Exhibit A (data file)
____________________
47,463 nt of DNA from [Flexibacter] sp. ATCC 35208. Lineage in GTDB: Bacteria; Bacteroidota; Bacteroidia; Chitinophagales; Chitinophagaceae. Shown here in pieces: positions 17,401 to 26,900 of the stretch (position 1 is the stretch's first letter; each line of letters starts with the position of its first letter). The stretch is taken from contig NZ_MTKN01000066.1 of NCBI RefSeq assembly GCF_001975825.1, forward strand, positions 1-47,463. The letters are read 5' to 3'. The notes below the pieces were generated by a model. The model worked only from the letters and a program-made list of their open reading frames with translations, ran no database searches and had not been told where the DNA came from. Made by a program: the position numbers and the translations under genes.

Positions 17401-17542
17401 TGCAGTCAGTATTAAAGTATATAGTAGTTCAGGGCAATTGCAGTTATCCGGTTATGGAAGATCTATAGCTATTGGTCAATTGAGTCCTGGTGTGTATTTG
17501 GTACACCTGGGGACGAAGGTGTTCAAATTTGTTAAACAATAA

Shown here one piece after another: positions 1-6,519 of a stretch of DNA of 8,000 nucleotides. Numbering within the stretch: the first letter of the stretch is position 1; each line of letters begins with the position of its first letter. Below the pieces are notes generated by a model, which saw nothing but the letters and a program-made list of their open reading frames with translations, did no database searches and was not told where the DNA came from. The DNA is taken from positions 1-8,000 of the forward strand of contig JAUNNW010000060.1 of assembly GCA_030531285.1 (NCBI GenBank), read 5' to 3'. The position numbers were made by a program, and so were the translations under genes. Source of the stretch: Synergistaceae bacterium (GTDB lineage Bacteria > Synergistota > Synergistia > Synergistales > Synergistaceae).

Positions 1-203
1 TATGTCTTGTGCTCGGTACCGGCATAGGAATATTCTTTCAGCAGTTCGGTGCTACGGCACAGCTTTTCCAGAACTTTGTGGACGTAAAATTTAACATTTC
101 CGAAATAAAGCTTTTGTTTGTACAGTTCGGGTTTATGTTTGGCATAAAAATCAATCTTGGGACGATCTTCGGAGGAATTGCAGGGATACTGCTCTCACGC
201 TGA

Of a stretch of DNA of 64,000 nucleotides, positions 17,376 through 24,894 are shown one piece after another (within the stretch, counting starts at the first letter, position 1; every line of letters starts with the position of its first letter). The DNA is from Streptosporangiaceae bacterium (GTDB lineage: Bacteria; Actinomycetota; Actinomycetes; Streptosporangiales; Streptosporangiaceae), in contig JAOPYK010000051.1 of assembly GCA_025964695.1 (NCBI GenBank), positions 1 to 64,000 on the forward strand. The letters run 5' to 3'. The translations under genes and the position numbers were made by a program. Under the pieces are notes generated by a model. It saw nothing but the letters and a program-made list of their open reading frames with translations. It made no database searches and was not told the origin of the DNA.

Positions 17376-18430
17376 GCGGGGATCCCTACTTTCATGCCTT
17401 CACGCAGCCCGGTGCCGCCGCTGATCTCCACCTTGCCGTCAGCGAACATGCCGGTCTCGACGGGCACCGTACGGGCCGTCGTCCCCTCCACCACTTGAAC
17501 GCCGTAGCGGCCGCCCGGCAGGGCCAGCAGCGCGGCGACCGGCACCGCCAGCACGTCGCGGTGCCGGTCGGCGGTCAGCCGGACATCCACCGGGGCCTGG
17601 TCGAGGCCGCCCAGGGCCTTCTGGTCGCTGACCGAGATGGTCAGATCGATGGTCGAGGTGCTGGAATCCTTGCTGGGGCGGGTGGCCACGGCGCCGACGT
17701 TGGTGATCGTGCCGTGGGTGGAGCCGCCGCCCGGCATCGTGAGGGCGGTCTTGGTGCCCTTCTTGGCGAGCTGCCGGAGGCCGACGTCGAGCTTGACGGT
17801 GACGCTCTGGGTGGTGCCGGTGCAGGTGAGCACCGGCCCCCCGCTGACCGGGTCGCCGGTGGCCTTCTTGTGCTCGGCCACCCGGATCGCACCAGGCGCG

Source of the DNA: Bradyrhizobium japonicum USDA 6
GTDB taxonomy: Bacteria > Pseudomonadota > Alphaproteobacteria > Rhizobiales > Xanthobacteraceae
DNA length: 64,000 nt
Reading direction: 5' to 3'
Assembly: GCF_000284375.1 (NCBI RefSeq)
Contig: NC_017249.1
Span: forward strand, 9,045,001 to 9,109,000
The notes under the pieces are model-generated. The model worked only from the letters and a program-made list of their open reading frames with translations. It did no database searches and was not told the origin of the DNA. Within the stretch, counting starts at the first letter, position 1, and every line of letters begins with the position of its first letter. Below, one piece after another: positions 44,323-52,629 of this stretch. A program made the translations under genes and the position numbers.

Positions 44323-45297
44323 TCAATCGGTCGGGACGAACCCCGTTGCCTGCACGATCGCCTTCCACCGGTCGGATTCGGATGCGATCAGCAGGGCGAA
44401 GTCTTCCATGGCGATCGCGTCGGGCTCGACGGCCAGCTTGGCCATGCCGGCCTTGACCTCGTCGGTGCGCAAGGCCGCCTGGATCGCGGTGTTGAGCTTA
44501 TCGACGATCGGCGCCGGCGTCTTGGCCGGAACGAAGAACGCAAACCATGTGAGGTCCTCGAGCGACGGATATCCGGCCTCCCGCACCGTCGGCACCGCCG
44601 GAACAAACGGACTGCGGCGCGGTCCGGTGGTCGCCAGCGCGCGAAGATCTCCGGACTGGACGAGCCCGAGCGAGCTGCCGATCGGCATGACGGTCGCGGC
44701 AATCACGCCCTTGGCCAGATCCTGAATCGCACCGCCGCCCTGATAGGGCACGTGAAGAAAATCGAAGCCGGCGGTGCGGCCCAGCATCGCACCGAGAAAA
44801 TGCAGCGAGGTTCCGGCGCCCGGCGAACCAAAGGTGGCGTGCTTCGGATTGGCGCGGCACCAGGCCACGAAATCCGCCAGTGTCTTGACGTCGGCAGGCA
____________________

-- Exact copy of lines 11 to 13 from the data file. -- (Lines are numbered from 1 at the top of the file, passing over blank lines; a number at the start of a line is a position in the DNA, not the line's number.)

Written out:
Positions 17376-18430
17376 GCGGGGATCCCTACTTTCATGCCTT
17401 CACGCAGCCCGGTGCCGCCGCTGATCTCCACCTTGCCGTCAGCGAACATGCCGGTCTCGACGGGCACCGTACGGGCCGTCGTCCCCTCCACCACTTGAAC